Photo from last year’s One Wave Gathering. This year’s One Wave Festival runs through Sept. 15, and will feature an exhibition, multiple educational presentations, along with a gathering celebration on the final day. Local artist Charlene George’s art will be on display at the Gathering on Sept. 15. (Photo by Siobhan Powlowski)

Local artist to be featured at One Wave Festival

T’Sou-ke artist Charlene George will have a wide variety of pieces on display

If you plan to visit One Wave Festival this year, you might see a familiar face.

T’Sou-ke Nation artist Charlene George kQwat’st’not will have her work on display on Sept. 15 during the One Wave Gathering at Centennial Square in Victoria.

George specializes in textile art, but also paints, carves, makes baskets, designs tattoos, does graphic design work and more, and will have a wide variety of work on display.

The textile pieces she will bring to One Wave will generally serve as examples, and people are welcome to order custom designs. All of George’s art falls under a similar Coastal Salish style.

George also uses her talent to educate, working in schools anywhere from kindergarten to Grade 12 and in universities. She has worked at both the University of Victoria and Royal Roads University sharing her knowledge of art, philosophy and culture.

“I have been showing my art publicly for around 20 years, but before that, for as long as I can remember, I’ve been creating things with my hands,” said George, adding that she has always loved seeing all the beautiful textile work being produced.

She explained that she learned to carve at a young age, and all the different art forms have snowballed since then.

“Art is a gift that comes from my hands,” said George.

George wanted to get involved in the One Wave Festival because she values her relatives from around the South Pacific, loves to see all the work other artists are doing and likes how the event brings communities together.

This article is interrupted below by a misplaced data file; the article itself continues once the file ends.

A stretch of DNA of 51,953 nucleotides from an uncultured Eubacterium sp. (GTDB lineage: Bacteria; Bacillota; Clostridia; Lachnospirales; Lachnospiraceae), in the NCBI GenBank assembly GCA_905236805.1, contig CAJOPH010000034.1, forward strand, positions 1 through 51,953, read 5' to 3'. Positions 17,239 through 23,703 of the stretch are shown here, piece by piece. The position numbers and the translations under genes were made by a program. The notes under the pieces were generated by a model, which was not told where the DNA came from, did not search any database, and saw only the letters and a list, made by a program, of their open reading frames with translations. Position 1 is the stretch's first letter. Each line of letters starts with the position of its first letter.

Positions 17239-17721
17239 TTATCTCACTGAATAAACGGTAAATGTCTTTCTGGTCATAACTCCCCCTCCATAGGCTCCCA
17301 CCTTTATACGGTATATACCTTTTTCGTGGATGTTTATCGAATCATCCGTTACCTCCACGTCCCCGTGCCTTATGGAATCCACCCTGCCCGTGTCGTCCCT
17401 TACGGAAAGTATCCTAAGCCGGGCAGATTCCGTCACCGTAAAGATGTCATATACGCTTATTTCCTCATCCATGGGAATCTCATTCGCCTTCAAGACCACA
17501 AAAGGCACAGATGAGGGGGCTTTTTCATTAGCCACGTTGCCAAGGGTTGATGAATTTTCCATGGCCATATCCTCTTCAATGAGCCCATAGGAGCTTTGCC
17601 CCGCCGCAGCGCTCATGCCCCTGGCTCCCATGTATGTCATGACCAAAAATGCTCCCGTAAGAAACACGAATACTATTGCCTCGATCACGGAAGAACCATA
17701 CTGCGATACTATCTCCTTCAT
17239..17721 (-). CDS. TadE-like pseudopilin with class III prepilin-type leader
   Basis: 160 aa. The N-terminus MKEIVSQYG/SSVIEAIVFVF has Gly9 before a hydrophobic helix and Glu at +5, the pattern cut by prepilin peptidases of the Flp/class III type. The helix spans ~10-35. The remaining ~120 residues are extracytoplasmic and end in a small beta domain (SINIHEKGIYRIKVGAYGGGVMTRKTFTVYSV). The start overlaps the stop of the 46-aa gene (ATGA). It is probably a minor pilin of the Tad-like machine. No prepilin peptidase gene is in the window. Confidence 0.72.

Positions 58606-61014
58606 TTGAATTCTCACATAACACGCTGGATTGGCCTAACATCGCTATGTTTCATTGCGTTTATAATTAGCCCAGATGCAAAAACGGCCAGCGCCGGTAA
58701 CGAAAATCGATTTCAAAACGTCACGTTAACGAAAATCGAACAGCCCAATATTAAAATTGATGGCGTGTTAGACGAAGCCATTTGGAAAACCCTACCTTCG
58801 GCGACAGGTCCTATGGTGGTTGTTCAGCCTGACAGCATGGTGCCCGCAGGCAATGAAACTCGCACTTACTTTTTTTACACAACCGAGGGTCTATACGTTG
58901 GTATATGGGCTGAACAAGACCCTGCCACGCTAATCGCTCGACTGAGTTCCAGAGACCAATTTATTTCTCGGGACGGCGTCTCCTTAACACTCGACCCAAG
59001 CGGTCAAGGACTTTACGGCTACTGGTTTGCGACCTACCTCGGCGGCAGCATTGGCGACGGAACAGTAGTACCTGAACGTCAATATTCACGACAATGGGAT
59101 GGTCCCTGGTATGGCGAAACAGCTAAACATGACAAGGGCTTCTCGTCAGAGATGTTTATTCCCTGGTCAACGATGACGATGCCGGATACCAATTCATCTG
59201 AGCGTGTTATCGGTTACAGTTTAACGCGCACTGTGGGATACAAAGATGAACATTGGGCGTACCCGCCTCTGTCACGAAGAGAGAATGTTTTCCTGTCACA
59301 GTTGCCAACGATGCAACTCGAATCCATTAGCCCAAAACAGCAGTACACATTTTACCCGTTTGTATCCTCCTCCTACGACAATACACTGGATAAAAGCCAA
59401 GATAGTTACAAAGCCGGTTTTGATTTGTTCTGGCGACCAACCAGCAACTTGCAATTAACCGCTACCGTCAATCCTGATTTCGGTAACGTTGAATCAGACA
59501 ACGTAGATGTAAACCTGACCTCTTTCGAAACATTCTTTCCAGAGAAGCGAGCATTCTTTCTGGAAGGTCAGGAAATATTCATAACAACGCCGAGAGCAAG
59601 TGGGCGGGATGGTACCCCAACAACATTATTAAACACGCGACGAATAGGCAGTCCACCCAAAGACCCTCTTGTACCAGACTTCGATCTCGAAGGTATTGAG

One Wave runs through Sept. 15, and will feature an exhibition, multiple educational presentations, along with a gathering celebration on the final day.

The event is produced with the support and permission of the Songhees and Esquimalt Nations (Lekwungen peoples), and is about celebrating Pacific Indigenous arts and cultures, building community, and creating solidarity for the stewardship of our shared environment,” said April Ingham, executive director at Pacific Peoples’ Partnership, which hosts the event. “This year we are working within the theme Navigating our Shared Waters.”

This is the 11th time the annual event has been held in Victoria, and is intended for people to learn more about indigenous culture, celebrate traditions and bring communities together.

Visitors are invited to gather Saturday (Sept. 15) from noon to 6 p.m. to explore interactive displays, educational activities and cultural sharing with Indigenous elders, vendors, artists and community members.

Last year, four longhouses were raised on the legislature’s lawn, a historic Lekwungen village site, representing Coast Salish, Kawkwaka’wakw, Nuu-chah-nulth and South Pacific nations. This year, there will be a digital media installation in the shape of a longhouse, which will be comprised of videos, photos and presentations from last year’s event. For more information, please visit pacificpeoplespartnership.org.

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